-Dr. P

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Where Did This Mysterious Zika Virus Come From?

definition of zikaToday, the Zika virus is on the mind of almost everyone; pictures of the children affected by the virus are seen constantly in the news.  Beginning today, I will try to keep us up to date on the latest information available.

The virus is named after the Zika Forest in Uganda, Africa, where it was first discovered in the late 1940s.  Since then it was not considered to be a major problem because it usually caused mild flu symptoms, which soon passed rather quickly.  Then last year’s reports came from Brazil about a major invasion of the virus.  There were pictures of the many affected newborns that had been infected, and the resulting congenital microcephaly was seen everywhere.

Why is this virus now causing all these problems?  Where has it been the last 60-70 years?  Some experts believe the virus has mutated, and some think it has always been there, but was quietly going unnoticed.

As the summer approaches and the mosquitoes return, the Zika virus will certainly be a concern in the mainland of our country.  Puerto Rico already reported about a 1000 confirmed cases, including approximately 100 pregnant women.  With the travel season upon us, the numbers of our family and friends who will be exposed to the virus is staggering, so being aware of the latest information is paramount in our quest to be safe.

-Dr. P

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Are You Prepared for This Summer’s Tiniest Villains?

I was working in my garden, and guess what I discovered yesterday, once again?  I spotted another tick on myself!  Because of this, I thought it would be a great time to discuss ticks all over again – what they do, what you should do if you find one on yourself, and all about Lyme disease.

Are You Prepared for This Summer’s Tiniest Villains-742474_1280Over 30,000 new cases of Lyme disease are diagnosed each summer, and 90% occur in 10 states.  New York is one of those states.  This disease is an infection caused by the bacteria called Borrelia burgdorferi, which enters the body from an infected deer tick’s bite.

While the tick is attached, it begins to suck blood from the victim, and at this time, it regurgitates the bacteria back into the person’s system.  Most of the infections in humans are caused from the bites of immature ticks called nymphs, which are the size of poppy seeds.  The disease can also be transmitted from the bite of an adult deer tick, but because they are larger, they are more likely to be discovered before having time to transmit the disease.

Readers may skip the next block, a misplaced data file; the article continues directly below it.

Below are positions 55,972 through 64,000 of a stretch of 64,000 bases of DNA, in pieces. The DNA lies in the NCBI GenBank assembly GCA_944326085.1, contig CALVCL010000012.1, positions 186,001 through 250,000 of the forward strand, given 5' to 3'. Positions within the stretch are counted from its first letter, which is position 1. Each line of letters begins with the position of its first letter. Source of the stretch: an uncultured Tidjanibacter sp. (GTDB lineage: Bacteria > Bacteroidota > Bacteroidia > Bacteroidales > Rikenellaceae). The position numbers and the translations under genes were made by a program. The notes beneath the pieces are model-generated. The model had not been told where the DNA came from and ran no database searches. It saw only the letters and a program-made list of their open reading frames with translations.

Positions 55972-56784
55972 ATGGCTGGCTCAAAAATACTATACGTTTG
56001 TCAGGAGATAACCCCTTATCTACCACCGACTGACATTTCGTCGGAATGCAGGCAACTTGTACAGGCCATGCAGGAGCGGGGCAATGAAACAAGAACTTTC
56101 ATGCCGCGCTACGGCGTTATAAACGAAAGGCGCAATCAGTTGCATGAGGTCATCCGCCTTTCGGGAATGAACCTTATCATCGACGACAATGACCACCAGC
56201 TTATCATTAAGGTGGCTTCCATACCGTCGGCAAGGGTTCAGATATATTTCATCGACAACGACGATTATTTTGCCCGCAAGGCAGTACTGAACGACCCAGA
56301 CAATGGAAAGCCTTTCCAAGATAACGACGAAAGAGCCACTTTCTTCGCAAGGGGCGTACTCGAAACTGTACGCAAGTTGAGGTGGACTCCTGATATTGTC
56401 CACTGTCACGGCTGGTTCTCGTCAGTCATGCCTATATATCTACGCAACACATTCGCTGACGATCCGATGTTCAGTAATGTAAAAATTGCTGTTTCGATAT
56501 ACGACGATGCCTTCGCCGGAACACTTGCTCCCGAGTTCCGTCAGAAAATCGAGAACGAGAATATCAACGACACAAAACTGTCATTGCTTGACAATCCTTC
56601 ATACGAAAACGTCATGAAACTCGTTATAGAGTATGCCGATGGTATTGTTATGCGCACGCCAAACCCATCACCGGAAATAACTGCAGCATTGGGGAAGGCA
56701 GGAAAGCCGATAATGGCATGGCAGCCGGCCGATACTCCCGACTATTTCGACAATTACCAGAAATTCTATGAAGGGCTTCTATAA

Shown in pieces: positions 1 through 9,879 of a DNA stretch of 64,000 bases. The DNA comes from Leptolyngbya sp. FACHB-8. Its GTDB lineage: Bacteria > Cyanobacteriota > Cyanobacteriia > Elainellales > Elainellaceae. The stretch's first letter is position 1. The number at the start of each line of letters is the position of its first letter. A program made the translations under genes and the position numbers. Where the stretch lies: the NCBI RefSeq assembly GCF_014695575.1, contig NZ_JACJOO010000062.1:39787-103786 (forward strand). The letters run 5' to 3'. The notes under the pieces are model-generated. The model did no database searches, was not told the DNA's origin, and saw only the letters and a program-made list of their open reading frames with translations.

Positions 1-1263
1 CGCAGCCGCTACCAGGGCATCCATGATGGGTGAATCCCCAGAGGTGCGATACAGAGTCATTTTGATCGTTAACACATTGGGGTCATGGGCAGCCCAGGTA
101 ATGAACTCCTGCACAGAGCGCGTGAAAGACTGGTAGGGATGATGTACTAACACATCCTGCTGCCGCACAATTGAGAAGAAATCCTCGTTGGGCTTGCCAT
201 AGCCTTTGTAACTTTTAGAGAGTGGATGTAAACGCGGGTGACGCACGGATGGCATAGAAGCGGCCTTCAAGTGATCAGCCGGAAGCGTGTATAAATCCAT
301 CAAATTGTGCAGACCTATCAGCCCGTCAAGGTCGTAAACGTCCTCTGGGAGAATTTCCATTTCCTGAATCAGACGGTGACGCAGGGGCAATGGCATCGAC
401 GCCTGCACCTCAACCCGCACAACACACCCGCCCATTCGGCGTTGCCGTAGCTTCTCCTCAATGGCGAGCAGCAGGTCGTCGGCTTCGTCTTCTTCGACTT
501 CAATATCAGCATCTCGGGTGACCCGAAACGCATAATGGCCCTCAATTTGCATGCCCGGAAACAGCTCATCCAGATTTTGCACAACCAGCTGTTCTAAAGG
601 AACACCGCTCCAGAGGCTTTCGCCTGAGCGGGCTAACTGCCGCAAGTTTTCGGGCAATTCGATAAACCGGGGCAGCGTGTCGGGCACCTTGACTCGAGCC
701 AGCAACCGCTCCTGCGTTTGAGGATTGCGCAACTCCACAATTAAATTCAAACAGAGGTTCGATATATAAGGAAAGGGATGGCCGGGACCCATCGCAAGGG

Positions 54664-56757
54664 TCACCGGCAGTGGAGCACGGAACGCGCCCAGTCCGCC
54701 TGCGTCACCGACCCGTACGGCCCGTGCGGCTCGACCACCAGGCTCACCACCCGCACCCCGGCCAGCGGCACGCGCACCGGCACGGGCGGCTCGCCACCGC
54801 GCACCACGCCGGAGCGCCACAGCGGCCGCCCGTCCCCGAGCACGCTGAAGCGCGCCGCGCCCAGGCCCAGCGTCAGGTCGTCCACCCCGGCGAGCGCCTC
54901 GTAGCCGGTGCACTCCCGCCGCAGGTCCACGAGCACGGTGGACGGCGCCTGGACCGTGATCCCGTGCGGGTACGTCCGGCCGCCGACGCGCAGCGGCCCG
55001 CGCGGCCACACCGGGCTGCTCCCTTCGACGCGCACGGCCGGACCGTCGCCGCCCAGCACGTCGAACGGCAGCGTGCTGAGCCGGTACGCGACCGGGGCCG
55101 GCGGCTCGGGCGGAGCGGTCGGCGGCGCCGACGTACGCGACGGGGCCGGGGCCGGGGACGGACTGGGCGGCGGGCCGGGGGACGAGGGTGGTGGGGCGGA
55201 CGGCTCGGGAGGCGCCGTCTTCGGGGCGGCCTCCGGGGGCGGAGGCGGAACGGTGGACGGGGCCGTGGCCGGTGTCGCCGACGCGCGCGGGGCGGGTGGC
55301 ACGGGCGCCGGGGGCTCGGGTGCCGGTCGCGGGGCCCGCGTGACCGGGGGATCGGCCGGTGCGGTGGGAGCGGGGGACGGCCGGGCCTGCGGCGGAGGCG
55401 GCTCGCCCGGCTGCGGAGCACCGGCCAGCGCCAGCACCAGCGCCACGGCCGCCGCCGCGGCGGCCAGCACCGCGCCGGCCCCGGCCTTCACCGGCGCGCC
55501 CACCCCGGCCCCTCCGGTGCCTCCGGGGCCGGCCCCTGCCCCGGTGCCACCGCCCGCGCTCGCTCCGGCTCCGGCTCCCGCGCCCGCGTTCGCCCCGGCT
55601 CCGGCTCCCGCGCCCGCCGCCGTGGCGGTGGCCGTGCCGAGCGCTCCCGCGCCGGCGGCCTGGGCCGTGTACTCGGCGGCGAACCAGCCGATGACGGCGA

The Infectious Disease Society of America does not recommend antibiotics for everyone who has been bitten by a tick.  If the rash of Lyme disease develops, then antibiotics are advised.

The rash is the easily noticed circular “bull’s eye” target-like rash.  This rash can begin anywhere from 1 to 4 weeks after the bite.  It starts out being the size of a quarter and can widen to 6 to 9 inches as the bacteria spread out.  If your anxiety of developing the disease is great, many doctors will treat you with doxycycline if you do not have an allergy to the medication.

You Found a Tick on Yourself – What Are the Next Steps?

Once you have discovered that a tick is on your body, you remove it with tweezers.  Try to detach it at the base of the tick’s attachment.  If it is removed within 24 to 48 hours, it is unlikely that it has infected you withTick Removal Display Image Lyme disease.  Also, it is important to remember that only 1 in 20 people bitten with an infected tick will develop the disease.  Not every deer tick carries the Borrelia burgdorferi bacteria, with usually 1 in 5 being carriers in high risk areas.

An Alternate Way to Remove Those Ticks!

I recently learned about a different way to help remove a tick.  Take a cotton ball and put liquid soap on it.  Cover the discovered tick with the cotton ball and rub the soap on the tick for a few seconds.  Usually the tick will dislodge on its own and be stuck to the cotton ball as you take it away.  Hopefully you will not need to try this method but keep it in the back of your mind.

What Is Most Likely to Happen if You Are Diagnosed with Lyme Disease?

When Lyme disease has been diagnosed because you have the “bull’s eye” rash from a tick bite or a positive blood test, your medical team will usually prescribe an antibiotic regimen.  Depending upon your history of allergies, two of the most common treatments are amoxicillin (500 mg three times a day for 14 to 21 days) or doxycycline (100 mg twice a day for 14 to 21 days).

Bull's Eye Rash (Tick)

Intravenous antibiotic treatments are not often needed, but they are needed when the Lyme infections are more serious.  These would include infections around the brain and spinal cord (meningitis) or heart (carditis).

I would like to leave you with two interesting facts about Lyme disease.  If for some reason you get the infection and do not obtain treatment with an antibiotic, you have about a 10-15% risk of developing Lyme arthritis, and this needs to be treated with a different antibiotic plan.

Even after treating Lyme disease and having no blood tests pointing to an active disease, about 10-20% of people will not feel well for months, having complaints of being exhausted and joint pain.  Antibiotics do not seem to be the answer for this frustrating condition.  The passage of time is the ultimate treatment.

Enjoy your summer and always check your clothes and body for ticks after working or playing outdoors in a grassy area.  Then take a shower, which removes the ticks off your body and prevents those troublesome bites!

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-Dr. P